“What can you carry and release for someone else?”
This act of reciprocity was invited next. I picked up a blade of grass that someone else had contributed to the circle. I walked several steps out of the clearing and imagined that blade to be a vessel that could hold all of the worry and anxiety that those in the circle had shared. I took a deep breath and pictured the grief and frustration channeling into the blade. As I exhaled, I released it into the wind, hoping it would carry away some of everyone’s anxiety with it.
Climate anxiety is something I have struggled with since I first learned about climate change. As a child, I managed by avoiding the topic, too young and overwhelmed to face what I was feeling. As I grew older, I learned to compartmentalize better, how to show up in spaces and talk about the climate crisis while managing my anxiety. I believe that focusing on solutions is essential to mobilizing people to act.
As an environmental studies student I am constantly surrounded by people who understand the severity of the climate crisis. We discuss the causes, impacts, and solutions of this crisis in every class, from the introductory ones all the way to our senior seminars. For most classes, however, we tend to avoid discussing our anxieties. Not because we don’t have them, or because people don’t want to discuss them. I think it’s because if we spent a class discussing our climate anxieties, we might never leave the classroom.
Denying myself the time and grace to recognize and acknowledge my own anxiety, however, created further problems, preventing me from managing the rising pressure in my own chest.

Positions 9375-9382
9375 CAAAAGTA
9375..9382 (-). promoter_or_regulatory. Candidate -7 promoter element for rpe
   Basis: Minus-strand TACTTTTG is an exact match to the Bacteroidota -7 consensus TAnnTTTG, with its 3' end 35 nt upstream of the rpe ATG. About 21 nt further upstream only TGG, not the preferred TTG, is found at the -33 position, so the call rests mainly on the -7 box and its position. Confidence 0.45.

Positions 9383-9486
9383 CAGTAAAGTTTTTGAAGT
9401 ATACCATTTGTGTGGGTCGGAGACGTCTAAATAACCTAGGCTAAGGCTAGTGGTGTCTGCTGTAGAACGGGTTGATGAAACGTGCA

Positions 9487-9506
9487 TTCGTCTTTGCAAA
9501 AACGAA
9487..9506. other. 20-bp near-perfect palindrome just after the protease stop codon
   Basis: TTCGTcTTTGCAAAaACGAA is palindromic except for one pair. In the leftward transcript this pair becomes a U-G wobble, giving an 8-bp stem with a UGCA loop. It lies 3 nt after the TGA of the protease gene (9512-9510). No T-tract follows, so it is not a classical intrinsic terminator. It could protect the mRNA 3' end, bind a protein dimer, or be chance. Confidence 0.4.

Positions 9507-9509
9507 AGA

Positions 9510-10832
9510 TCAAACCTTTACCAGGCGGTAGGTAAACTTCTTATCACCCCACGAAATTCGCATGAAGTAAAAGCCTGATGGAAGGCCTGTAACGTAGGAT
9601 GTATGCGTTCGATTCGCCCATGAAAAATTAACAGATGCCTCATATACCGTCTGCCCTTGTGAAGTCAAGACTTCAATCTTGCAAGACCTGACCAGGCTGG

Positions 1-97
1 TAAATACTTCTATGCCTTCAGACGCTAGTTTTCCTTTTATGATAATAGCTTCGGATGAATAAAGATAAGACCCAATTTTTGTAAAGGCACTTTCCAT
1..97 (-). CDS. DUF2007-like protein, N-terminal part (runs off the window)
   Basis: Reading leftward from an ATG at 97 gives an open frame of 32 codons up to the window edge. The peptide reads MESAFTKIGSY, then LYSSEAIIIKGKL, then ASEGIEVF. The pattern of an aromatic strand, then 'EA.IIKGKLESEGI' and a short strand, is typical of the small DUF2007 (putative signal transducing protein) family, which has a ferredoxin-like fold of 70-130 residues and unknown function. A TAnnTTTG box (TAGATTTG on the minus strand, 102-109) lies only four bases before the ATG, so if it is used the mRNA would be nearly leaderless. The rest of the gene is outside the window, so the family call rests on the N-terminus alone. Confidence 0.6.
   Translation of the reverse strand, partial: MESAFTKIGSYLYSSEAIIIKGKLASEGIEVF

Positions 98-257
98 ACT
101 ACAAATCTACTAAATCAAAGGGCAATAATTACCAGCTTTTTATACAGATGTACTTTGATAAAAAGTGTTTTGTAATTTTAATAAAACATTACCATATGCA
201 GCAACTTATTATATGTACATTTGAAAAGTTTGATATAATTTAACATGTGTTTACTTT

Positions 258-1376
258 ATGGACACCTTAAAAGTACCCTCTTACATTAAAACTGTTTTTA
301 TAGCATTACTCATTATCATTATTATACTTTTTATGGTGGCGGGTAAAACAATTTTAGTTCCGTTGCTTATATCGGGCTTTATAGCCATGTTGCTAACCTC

Now, sitting in the circle, I let that pressure push out the thoughts and worries I never talk about, even with my peers, friends, and family. I felt tears well up behind my eyes. Tears of sadness, of course, but also, surprisingly, tears of relief.
“What are you taking from this? How will you utilize this experience to make a shift in direction? Has anything shifted for you?”
I reflected on this question for a while. What has changed for me? I felt slightly less alone in my climate anxiety. It always feels nice to find camaraderie in others, to fulfill that human desire to feel seen and heard and understood. Joy felt more tangible. I learned that I can and should find joy in small victories, to find rest and rejuvenation in my community because that is essential to avoid burnout. Cracking open even the possibility of joy felt like a radical shift. It was a possibility, however, that I was more than ready to embrace.
Learn more about Healing Circles and free programming opportunities:
2023 Healing Circle Dates:
Tuesday, April 4, 2023, 5pm – 8 pm
Thursday, July 13, 2023, 5pm – 8pm
Saturday, August 12, 2023, 2pm – 5 pm
Healing Circle programming is supported by Oyate Hotanin in collaboration with musical duo Buffalo Weavers and Change Narrative LLC—in a year-long climate action-driven project, Society of Mother Earth (S.O.M.E.). Developed with funding as an awardee of the Minnesota Humanities Center 2022-2023 Cultural Heritage and Community Identity Grant, and in partnership with Mississippi Park Connection. S.O.M.E intends to foster relationships between humans and the environment to prompt healing in our broken world through performances, healing gatherings, and storytelling initiatives.